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Philip Purser-Hallard MA DPhil (born Philip Hallard in 1971) is an author and scholar whose interests in science fiction and religion have been expressed both in fiction and non-fiction.

Purser-Hallard received his doctorate in English literature at Oxford University, during which time he was President and Society Poet of the Douglas Adams Society, and a founder member of a student comedy troupe called Cruel and Unusual Punishment. His DPhil thesis, entitled 'The Relationship Between Creator and Creature in Science Fiction', examines how British and American science fiction of the nineteenth and twentieth centuries examine the relationship between humanity and a putative creating deity through stories about the creation of sentient individuals by scientists, working from Mary Shelley's Frankenstein through to recent authors like Bruce Sterling, William Gibson and Dan Simmons. He also has interests in eschatological science fiction, as seen in his first novel, Of the City of the Saved....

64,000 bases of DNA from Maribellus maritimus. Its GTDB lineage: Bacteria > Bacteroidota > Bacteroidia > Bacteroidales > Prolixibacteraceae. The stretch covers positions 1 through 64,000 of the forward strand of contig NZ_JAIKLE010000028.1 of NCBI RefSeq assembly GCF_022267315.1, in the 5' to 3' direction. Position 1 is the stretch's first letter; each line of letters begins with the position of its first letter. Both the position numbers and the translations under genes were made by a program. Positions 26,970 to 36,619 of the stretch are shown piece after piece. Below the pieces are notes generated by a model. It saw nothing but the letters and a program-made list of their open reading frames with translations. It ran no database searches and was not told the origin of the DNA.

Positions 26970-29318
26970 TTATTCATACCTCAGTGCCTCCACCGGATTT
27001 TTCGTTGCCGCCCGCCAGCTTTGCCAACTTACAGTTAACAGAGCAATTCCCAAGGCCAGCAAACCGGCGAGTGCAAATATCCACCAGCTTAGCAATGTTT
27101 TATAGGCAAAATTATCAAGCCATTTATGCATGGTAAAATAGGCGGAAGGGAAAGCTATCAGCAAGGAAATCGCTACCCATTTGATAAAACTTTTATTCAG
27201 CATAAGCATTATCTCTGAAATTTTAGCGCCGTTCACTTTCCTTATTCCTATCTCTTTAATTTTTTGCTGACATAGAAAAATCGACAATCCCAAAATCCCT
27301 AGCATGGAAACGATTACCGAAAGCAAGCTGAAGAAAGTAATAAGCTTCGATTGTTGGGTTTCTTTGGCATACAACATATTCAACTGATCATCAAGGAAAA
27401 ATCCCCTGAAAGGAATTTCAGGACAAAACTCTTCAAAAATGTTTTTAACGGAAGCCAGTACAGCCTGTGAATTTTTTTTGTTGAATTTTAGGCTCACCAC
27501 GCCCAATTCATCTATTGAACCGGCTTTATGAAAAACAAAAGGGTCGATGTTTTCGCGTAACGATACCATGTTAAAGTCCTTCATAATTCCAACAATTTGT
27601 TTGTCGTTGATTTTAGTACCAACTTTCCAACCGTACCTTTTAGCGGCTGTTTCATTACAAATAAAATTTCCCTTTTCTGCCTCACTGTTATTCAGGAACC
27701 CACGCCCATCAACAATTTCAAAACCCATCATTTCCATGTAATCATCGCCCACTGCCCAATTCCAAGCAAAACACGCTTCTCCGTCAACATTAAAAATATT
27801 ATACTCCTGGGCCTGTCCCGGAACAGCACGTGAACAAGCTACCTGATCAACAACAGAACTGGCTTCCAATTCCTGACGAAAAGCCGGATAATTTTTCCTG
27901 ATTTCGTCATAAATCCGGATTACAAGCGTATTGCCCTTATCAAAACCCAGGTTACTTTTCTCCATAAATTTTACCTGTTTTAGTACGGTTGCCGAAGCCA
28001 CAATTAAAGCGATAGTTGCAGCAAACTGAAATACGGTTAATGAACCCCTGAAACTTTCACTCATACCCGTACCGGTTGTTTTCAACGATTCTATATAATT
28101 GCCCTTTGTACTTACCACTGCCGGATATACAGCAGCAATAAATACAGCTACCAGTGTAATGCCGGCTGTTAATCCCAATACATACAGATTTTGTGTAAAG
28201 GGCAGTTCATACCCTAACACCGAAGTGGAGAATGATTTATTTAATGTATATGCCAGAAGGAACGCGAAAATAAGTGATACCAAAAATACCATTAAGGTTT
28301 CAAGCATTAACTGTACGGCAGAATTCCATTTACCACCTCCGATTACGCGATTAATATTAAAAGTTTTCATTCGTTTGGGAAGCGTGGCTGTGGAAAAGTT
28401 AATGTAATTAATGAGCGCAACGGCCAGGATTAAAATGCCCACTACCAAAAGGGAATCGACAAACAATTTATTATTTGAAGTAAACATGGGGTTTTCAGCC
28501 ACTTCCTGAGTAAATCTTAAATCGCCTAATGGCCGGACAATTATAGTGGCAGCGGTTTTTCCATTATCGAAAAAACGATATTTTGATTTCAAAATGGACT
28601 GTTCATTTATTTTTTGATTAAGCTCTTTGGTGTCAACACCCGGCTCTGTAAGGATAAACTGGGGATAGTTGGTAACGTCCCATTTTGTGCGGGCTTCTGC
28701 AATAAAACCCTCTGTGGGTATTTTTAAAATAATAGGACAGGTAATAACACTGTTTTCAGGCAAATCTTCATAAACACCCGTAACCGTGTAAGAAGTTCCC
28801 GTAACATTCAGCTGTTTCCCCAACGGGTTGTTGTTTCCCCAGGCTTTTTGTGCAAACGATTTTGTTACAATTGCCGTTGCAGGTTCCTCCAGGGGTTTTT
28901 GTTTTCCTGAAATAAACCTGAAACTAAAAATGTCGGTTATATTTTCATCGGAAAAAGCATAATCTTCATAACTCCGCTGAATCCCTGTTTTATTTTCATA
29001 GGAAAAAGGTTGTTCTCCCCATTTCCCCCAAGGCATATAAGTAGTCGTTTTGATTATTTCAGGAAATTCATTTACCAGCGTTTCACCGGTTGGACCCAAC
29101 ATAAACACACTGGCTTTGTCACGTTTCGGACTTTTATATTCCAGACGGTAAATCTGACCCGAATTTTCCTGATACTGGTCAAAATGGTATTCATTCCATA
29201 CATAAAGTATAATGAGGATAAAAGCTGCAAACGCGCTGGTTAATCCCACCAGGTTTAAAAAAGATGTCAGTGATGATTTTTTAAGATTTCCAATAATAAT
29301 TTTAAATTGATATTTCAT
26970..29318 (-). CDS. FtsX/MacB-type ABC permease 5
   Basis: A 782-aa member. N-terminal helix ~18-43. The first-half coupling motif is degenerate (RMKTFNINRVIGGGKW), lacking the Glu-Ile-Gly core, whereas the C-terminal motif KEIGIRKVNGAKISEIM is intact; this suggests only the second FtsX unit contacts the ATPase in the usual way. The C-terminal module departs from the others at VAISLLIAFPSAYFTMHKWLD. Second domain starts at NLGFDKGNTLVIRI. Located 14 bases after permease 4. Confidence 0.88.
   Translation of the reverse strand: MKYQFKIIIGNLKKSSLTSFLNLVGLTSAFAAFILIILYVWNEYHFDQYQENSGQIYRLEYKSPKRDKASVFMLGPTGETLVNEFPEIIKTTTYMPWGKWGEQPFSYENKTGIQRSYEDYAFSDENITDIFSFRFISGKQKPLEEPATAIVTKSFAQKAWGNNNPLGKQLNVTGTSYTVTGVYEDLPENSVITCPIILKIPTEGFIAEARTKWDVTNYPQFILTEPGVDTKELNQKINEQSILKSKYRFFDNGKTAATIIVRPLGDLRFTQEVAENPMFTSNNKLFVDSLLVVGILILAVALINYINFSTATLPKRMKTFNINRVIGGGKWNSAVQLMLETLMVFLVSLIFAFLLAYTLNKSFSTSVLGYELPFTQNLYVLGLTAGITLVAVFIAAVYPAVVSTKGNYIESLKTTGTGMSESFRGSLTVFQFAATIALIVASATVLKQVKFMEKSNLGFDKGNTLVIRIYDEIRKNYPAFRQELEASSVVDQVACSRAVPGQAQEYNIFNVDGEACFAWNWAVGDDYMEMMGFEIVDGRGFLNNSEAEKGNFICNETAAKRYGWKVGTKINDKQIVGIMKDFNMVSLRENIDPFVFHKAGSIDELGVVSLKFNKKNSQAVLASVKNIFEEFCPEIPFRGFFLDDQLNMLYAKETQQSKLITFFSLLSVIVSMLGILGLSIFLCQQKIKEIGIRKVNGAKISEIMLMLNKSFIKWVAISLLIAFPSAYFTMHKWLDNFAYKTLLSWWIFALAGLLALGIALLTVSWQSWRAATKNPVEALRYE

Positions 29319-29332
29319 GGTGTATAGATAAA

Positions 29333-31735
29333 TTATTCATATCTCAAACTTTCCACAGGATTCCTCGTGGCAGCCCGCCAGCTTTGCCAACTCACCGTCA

Purser-Hallard has given three talks at the liberal Christian Greenbelt festival, all on the intersections of science fiction and religious themes: "Science Fiction as the Bible" and "The Bible as Science Fiction" (2004), and "The Spirituality of Doctor Who" (2005). He writes a regular column on science fiction and faith for Surefish, the ISP and webzine arm of Christian Aid.

Most of his published fiction to date has been set in shared universes with origins in Doctor Who licensed fiction.

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  • "Cybernetic godhead": the relationship between creator and creative in the science fiction of William Gibson, in the journal ManuScript (1999).
  • The Drugs Did Work, an article on Philip K. Dick, in The Guardian (12 August 2006).

Surefish columnsEdit

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